Before the resettlement to the Mualadzi area, Tito Fernando used to make bricks and sell them by the roadside, but the remote location of Mualadzi and an insufficient water supply makes it impossible for him to continue his trade. Instead, he and his wife takes turns in travelling to Moatize town to sell some crops at the market. But it is a long journey with little outcome. Photo: Jesper Kirkbak

No way out of Mualadzi

The Mualadzi resettlement site is 50 kilometres from the river and 40 kilometres from the closest town, Moatize. It is a place so remote it makes it almost impossible for the resettled to survive as a society, according to civil society organisations Oxfam, Human Rights Watch and SarWatch. Reports all point to food and water insecurity as a matter of great concern for the communities.

In the 2015 report Mining Resettlement and Lost Livelihoods, Australian Oxfam described Mualadzi as “a remote location with poor quality soil and an insecure supply of water for personal and agricultural use,” and stressed the gravity of the situation: “This harsh physical environment has put livelihoods at risk with food security being an immediate

The land that was given to the families who used to rely partly on subsistence farming is not suitable for crops and with half a day’s journey to the nearest town they struggle to find alternative ways to make a living. To Tito Fernando, the situation is desperate:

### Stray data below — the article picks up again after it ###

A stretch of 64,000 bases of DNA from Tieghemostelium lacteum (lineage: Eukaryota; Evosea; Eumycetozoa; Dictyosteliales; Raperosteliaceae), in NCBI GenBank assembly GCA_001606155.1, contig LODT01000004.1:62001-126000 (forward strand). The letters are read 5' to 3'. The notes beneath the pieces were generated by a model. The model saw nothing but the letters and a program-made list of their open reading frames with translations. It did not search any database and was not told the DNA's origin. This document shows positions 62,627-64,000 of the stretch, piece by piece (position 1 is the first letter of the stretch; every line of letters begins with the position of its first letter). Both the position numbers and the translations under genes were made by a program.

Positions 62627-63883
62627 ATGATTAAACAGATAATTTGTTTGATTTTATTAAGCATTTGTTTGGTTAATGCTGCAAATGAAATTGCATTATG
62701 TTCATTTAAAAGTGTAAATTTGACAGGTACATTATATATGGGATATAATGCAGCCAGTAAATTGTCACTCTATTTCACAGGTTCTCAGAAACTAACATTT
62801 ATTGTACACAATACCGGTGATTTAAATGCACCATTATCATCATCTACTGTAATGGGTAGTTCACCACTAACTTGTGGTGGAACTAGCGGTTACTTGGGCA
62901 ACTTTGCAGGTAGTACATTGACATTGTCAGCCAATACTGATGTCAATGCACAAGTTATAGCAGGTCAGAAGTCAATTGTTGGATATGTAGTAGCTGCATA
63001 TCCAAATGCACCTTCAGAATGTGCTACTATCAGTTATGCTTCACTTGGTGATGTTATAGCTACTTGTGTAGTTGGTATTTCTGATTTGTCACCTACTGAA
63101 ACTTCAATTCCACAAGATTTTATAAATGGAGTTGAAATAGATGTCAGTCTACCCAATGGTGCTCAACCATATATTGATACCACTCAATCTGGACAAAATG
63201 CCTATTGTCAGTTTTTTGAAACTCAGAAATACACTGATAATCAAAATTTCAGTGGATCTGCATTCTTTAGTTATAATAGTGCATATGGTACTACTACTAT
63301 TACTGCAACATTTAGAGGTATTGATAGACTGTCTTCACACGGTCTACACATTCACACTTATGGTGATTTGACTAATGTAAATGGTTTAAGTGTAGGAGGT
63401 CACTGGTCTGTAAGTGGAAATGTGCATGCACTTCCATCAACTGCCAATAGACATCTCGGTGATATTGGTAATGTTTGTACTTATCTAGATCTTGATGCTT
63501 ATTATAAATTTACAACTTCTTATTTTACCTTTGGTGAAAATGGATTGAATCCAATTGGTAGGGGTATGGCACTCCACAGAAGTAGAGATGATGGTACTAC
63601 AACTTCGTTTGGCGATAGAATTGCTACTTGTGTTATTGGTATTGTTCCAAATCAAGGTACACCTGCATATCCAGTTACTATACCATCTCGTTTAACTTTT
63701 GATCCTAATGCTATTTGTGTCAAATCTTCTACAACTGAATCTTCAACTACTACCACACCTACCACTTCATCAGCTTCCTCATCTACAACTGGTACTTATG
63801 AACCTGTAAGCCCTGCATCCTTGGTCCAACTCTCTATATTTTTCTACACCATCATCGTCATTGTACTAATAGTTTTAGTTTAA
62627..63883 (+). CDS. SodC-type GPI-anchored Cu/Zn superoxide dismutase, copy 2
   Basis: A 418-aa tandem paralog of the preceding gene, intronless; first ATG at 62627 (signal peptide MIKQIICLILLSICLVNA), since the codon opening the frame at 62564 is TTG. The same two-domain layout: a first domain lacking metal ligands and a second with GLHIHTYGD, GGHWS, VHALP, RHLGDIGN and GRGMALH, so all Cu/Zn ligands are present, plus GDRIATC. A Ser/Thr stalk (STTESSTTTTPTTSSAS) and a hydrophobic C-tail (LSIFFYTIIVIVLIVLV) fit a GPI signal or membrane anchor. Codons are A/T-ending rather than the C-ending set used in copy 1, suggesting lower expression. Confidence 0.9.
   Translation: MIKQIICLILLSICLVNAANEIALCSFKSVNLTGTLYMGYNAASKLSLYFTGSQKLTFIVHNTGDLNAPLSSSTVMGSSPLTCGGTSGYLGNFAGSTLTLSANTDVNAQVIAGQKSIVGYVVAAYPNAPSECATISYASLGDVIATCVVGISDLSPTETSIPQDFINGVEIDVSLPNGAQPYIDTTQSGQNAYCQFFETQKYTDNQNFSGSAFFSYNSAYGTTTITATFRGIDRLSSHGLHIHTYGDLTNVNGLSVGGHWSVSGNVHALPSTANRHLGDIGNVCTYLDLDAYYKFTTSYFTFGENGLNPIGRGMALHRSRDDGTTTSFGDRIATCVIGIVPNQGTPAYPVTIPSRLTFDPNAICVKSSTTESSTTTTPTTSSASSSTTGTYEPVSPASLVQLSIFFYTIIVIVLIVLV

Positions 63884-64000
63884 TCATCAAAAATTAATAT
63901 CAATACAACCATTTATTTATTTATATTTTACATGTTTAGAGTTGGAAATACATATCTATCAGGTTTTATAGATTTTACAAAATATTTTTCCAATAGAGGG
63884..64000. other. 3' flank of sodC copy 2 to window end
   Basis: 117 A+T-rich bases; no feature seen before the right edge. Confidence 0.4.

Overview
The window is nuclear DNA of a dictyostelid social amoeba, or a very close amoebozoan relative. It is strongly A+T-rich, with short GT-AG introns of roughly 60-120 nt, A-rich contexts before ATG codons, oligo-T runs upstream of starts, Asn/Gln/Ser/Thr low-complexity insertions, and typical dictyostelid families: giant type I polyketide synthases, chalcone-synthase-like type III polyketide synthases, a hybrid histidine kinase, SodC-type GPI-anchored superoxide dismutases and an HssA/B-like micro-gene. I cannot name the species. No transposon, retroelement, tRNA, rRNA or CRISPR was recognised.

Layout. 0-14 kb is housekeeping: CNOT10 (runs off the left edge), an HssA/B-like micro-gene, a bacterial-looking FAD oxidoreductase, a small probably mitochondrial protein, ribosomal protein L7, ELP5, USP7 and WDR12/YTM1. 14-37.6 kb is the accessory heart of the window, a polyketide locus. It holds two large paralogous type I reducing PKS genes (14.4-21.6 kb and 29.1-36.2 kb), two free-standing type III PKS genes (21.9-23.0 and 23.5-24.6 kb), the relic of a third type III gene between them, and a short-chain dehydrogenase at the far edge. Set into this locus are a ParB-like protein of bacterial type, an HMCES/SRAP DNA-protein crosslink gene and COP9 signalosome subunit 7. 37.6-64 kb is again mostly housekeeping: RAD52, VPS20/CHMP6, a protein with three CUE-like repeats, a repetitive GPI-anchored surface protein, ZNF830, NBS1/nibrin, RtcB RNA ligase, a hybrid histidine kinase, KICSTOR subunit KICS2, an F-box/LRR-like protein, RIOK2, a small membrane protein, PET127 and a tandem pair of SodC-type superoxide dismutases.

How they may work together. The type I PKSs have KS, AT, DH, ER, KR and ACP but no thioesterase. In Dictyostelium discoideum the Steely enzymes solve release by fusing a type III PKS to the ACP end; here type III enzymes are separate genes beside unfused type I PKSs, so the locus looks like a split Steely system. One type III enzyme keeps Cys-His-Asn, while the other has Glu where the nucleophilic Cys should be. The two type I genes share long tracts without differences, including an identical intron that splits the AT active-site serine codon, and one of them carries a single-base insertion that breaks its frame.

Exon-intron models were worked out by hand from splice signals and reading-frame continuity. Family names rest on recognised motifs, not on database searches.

“It is very bad here, we have a lot of problems with both transportation and water. Sometimes we spend months without water,” he says, explaining that when water is in short supply, they resort to using the small creeks in the outskirts of the community. When asked about his thoughts about the future, his face hardens:

“Our future doesn’t look good. We see that. My children and I, we don’t have anything. There is an entrance to Mualadzi, but there is nowhere out. They just left us here.”

Compensation can impoverish

The food and water insecurity in Mualadzi and the remote location that offers little opportunity for the community to connect with other villages goes against both national law and international guidelines that say that resettlement cannot happen if it changes people’s living standards for the worse. Even though people in Mualadzi have been given material compensation, the new houses being of a far better quality than the wooden cottages they left behind, they are still struggling to get back on their feet after the move.

This comes as no surprise to Professor Christopher de Wet from Rhodes University in South Africa, who finds it meaningless to speak of compensation as a simple matter of one asset replacing the other.

“People in Mualadzi and Cateme have technically been compensated, but in fact they are worse off. They have been moved to land of lower quality and they are further from transport networks, which makes it difficult for them to market their goods. In that sense compensation can actually impoverish you,” he says. He stresses the complexity of

“Let’s say you have a trader. You can compensate him for the size of his shop and for his goods, but that most precious thing of all, those relationships of trust, which are actually what his livelihood depends on. How will you compensate him for that? That is what resettlement destroys, and these are the complex issues that compensation doesn’t
begin to touch.”

How to survive with limited access to water and food